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Career and Tech Education Month: Students encouraged to look into skilled trades

February was recently been declared Career and Technical Education Month by Gov. Gretchen Whitmer.
Credit: Getty Images/iStockphoto
The girl solders the sensors with a soldering iron under a microscope.

GRAND RAPIDS, Mich. — With more than 545,000 Michigan job openings through the year 2026, Gov. Gretchen Whitmer joins Michigan Department of Labor and Economic Opportunity and Michigan Department of Education to declare February as Career and Technical Education (CTE) Month. 

Career and technical education offers high school students hands-on training that can be applied to real-world, in-demand education, training and career pathways. 

During this month, state officials encourage students, parents, and educators to explore programs across the state that teach skills needed for high-demand, high-skill, high-wage career opportunities. 

“It’s important that Michigan students understand and explore all education and training pathways that lead to a prosperous future,” Gov. Gretchen Whitmer said. “Career and technical education programs offer academic, technical and employability skills that prepare our high school students for rewarding post-secondary education and 21st century career opportunities.” 

Schools across Michigan offer CTE programs that are aligned with high-demand, high-wage careers in fields such as finance, health sciences, business marketing and administration, information technology, skilled trades and advanced manufacturing. Most programs also offer early college credit opportunities to provide a seamless transition to post-secondary education.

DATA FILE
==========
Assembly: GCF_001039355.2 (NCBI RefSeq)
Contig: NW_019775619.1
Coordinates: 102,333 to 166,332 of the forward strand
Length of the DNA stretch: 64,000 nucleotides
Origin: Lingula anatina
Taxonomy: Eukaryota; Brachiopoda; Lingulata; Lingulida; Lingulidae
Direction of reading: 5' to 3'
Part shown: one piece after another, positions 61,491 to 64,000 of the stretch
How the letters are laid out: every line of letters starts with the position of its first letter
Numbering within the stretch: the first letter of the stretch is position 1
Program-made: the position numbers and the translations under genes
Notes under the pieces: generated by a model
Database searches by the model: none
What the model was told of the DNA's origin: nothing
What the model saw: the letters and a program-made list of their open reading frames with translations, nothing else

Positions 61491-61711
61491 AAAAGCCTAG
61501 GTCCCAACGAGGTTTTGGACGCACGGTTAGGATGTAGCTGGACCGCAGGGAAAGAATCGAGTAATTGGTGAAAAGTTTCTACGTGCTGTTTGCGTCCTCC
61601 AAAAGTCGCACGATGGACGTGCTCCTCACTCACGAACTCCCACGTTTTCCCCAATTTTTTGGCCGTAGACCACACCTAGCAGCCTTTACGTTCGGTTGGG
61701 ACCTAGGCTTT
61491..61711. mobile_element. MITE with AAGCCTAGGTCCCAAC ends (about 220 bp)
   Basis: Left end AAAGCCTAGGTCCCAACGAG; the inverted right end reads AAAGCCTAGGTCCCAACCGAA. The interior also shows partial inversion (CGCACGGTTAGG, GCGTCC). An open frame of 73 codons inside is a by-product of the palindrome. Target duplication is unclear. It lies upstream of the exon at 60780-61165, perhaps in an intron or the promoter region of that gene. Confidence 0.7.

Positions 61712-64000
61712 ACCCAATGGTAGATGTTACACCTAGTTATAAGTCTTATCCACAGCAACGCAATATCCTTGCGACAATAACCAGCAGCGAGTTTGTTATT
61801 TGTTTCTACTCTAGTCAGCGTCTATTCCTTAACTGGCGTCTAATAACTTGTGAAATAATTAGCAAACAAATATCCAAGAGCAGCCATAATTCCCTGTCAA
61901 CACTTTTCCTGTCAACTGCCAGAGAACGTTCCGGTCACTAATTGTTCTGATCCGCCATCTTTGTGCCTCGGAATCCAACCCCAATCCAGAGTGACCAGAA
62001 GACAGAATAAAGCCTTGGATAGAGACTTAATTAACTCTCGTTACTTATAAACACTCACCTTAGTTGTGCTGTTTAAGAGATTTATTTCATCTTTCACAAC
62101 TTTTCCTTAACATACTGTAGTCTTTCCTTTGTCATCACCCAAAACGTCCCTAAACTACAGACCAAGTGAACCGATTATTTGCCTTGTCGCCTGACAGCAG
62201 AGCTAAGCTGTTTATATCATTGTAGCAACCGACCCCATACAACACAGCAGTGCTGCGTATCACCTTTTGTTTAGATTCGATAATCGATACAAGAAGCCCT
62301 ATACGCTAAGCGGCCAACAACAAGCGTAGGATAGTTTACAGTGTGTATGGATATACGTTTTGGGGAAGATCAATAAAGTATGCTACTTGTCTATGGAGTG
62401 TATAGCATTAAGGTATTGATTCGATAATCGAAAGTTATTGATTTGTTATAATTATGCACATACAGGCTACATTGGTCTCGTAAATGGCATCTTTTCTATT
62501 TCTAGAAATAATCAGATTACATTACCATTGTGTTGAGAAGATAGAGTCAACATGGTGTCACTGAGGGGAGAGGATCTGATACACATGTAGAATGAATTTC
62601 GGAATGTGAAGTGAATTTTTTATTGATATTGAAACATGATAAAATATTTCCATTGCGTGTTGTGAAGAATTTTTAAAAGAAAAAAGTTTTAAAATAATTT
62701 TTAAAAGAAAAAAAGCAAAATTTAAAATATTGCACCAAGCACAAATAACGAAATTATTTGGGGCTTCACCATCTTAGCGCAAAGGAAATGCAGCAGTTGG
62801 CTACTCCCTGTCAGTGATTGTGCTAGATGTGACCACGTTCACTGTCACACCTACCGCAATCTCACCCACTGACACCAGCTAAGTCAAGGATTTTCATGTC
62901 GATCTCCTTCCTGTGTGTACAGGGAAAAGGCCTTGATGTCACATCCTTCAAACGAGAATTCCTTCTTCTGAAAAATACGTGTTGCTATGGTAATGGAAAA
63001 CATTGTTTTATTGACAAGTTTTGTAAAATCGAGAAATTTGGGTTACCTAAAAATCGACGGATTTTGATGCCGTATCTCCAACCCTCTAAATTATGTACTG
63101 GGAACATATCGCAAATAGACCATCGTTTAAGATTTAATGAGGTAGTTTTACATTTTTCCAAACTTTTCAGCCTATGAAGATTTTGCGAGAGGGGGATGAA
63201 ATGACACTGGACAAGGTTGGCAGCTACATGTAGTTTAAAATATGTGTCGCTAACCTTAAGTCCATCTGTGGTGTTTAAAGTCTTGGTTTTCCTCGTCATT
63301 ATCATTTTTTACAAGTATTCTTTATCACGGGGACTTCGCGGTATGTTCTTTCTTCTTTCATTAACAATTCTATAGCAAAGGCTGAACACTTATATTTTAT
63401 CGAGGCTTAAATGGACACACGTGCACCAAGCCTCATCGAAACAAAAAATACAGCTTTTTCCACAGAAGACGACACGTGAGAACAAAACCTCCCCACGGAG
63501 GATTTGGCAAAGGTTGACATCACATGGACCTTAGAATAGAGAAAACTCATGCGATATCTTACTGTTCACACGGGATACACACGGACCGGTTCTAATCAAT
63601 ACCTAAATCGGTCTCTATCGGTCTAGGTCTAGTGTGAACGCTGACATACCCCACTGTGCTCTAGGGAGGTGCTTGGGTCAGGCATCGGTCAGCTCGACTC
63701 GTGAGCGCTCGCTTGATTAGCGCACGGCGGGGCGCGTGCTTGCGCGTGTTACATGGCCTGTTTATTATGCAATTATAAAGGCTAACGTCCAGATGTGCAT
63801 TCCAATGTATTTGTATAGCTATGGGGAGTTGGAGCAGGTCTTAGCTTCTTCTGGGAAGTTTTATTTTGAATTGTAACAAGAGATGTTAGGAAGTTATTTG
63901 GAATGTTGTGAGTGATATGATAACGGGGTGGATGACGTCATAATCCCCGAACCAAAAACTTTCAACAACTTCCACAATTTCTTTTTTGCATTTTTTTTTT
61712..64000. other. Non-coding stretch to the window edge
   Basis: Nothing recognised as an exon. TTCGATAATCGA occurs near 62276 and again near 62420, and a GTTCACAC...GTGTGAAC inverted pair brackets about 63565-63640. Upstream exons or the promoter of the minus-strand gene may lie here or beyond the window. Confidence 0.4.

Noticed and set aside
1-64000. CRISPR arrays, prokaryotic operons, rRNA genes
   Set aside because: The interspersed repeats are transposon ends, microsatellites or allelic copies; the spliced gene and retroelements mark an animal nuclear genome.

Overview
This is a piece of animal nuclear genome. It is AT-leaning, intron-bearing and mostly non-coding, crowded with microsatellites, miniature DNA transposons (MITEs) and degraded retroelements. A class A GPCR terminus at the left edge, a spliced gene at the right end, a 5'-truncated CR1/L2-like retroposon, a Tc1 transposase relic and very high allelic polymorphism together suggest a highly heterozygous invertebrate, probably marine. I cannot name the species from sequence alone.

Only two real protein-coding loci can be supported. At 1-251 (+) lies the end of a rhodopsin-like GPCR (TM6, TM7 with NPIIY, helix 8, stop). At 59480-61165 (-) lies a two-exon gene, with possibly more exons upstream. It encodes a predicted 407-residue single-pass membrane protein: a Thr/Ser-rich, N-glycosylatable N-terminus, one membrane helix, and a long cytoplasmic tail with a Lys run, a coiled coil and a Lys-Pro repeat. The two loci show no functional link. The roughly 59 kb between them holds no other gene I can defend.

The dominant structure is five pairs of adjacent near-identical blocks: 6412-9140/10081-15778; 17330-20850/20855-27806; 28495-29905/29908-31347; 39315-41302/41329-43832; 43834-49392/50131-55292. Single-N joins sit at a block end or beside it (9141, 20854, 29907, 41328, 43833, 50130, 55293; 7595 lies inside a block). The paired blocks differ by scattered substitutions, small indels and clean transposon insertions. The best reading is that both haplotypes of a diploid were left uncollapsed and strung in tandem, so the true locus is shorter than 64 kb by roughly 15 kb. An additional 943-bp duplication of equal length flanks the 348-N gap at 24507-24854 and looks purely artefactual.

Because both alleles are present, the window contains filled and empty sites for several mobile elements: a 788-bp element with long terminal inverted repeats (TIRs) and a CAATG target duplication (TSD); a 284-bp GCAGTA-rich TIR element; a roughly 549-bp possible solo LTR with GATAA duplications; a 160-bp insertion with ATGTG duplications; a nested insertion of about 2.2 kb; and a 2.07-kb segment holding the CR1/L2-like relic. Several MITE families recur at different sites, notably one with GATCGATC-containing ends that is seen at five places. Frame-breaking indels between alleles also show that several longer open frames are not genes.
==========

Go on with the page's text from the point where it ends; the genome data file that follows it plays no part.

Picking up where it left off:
Enrollment in Michigan CTE programs is up by over 6,000 students since 2015 with total enrollment exceeding 110,000 in 2019. The number of CTE program completers has increased from 27,014 in 2015 to 47,314 in 2019 – a 75 percent increase. More than 95% of students who complete a CTE program go on to attend a post-secondary educational institution, seek advanced career and technical education training, sign up for military service, or find employment within a year of graduation, according to the Michigan Department of Education. 

Michigan’s data also shows that students who completed a CTE program, and went on to earn a two-year degree, earn an average starting wage that is $4,300 more than their peers with no CTE. 

“We need to continue expanding career and technical education programs in Michigan schools to ensure students have the real-world, hands-on experiences they need for rewarding career opportunities,” said State Superintendent Dr. Michael Rice.

Students, parents, educators and life-long learners interested in exploring career options, training, wages and projected openings may visit the state’s Pathfinder website. More information about professional trades careers, Career and Technical Education Month and programs can be found at Going-PRO.com/CTE and on the Michigan Department of Education’s website.


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